Mayor, CARTA Director Both Favor Setting Up A Multimodal Transportation Center

Wednesday, March 19, 2014 - by Hollie Webb
- photo by Hollie Webb

Chattanooga Mayor Andy Berke and CARTA Executive Director Lisa Maragnano both expressed their support for the creation of a multimodal transportation center at a public hearing at the Chattanooga Public Library on Wednesday morning. The project currently has a two-year projected timeline.

Philip Pugliese of the Regional Planning Agency said, "It's really about people. It's about people moving from place to place.

..We have a lot of people now in Chattanooga that are coming from a different experience with public transportation. They have different expectations. And at some level, there is an expectation that we will provide service to different areas of the city." He said he wanted public transportation to be accessible to people of all backgrounds. 

He continued, "It's about putting all of those pieces together. And it's really about freedom of choice."

That freedom of choice is what Mayor Berke wants to provide through his Complete Streets policy. This policy would work to develop streets with more pedestrian and bicycle access. Mr. Pugliese said in a press release, "As the city considers adopting a Complete Streets policy to prioritize the needs of all road users, freedom of choice in transportation becomes increasingly important. Connecting walking, bicycling, ADA accessibility, transit and motor vehicle travel is the basis for complete streets planning."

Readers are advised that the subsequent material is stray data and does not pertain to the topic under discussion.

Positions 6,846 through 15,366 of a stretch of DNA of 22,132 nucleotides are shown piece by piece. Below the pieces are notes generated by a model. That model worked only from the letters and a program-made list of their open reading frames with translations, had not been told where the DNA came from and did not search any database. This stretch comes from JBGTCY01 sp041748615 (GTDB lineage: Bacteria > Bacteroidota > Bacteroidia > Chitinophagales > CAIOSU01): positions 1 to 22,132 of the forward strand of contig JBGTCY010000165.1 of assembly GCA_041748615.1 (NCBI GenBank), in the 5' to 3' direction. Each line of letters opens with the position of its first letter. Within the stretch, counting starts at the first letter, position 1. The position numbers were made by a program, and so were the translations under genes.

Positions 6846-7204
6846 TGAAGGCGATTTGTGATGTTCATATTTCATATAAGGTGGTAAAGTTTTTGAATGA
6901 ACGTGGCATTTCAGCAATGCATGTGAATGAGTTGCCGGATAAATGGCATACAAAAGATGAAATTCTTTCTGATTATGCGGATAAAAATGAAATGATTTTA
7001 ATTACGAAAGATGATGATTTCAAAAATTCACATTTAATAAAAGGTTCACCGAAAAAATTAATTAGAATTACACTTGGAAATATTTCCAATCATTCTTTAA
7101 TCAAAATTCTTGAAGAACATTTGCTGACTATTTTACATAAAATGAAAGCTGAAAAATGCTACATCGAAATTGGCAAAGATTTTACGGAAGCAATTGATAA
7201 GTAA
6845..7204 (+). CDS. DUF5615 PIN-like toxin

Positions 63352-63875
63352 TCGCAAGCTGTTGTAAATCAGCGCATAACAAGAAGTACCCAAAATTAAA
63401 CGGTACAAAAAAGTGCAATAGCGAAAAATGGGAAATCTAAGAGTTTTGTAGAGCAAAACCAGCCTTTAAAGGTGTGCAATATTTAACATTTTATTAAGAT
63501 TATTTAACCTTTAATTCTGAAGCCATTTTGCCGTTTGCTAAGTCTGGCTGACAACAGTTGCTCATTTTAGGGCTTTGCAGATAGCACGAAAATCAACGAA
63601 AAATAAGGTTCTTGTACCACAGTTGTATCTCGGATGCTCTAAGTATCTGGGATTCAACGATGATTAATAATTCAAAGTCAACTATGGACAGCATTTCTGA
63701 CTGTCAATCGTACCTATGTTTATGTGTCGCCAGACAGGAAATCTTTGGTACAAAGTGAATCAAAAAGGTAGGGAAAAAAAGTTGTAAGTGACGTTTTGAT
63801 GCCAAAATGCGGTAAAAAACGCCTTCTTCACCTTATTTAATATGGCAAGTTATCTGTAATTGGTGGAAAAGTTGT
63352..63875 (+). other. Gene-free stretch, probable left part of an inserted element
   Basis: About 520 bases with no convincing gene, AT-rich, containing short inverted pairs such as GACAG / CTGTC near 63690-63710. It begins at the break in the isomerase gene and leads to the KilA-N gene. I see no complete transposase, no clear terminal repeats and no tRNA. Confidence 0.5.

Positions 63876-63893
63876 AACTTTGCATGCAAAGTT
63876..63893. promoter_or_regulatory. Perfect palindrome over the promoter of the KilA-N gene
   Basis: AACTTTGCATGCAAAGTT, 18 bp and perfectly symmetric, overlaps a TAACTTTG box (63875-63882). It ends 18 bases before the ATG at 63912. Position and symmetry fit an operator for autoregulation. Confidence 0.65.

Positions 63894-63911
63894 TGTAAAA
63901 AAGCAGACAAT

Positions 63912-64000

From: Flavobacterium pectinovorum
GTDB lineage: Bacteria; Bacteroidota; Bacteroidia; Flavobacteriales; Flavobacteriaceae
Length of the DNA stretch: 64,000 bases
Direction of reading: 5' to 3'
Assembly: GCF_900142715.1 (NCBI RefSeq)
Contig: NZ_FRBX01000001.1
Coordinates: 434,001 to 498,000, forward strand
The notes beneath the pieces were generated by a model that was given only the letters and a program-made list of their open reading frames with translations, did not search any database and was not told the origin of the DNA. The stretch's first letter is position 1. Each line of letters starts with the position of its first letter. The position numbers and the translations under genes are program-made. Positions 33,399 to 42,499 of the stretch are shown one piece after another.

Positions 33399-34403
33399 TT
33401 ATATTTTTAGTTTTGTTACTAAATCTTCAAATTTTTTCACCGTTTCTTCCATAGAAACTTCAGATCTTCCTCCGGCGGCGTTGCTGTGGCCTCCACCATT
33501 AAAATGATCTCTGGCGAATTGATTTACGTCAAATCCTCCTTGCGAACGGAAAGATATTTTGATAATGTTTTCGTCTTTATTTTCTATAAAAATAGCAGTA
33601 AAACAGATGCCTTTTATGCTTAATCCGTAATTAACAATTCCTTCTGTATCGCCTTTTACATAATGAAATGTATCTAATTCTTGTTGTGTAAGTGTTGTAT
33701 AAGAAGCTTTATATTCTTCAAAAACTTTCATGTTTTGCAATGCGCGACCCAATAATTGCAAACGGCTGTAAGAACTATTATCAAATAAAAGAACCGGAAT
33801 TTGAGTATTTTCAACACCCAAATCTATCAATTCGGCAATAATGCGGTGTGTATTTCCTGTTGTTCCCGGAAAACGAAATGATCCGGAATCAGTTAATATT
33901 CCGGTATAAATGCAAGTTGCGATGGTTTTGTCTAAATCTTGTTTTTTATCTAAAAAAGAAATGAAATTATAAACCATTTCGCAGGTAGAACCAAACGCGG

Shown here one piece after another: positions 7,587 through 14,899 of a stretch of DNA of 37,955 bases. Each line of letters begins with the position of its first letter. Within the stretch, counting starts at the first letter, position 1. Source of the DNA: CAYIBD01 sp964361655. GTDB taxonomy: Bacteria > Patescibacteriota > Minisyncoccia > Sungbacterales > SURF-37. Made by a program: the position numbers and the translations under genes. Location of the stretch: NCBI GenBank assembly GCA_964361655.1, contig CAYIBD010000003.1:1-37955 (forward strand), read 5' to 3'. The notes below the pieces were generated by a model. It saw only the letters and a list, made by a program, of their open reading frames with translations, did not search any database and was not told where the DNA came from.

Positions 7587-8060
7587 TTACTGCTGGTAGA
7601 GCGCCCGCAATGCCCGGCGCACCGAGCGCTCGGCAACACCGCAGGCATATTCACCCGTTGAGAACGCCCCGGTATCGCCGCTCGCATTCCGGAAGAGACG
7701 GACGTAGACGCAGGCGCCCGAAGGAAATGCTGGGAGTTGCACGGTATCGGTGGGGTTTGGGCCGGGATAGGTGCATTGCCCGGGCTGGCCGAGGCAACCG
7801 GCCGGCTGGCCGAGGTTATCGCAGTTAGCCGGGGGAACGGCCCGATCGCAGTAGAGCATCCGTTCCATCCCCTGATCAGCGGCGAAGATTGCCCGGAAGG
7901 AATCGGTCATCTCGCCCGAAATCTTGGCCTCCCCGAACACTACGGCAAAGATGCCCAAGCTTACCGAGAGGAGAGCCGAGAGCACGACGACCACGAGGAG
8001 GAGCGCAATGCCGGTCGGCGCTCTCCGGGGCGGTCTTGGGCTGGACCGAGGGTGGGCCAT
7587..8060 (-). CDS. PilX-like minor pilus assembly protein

CARTA has also worked toward this goal, adding bicycle racks to their buses and making their transportation more accessible to those with disabilities.

Over the upcoming months, the Multimodal Transportation Center Study, supported by federal funds through CARTA, will look at possible locations for transportation center facilities. The MTCS will study the current CARTA bus routes and develop ways to make public transportation in Chattanooga more efficient. It will also look for ways to expand public transportation to the areas surrounding the city, starting with Red Bank and East Ridge.

All of these efforts are part of the 2040 Regional Transportation Plan, which the Regional Planning Agency describes as a "federally mandated plan to establish regional transportation priorities and performance framework for a 20 plus year horizon." 

Some of the priorities in the plan include providing more transportation from low-income areas to job opportunities and providing seniors with more transportation to medical care.

 

- Photo2 by Hollie Webb

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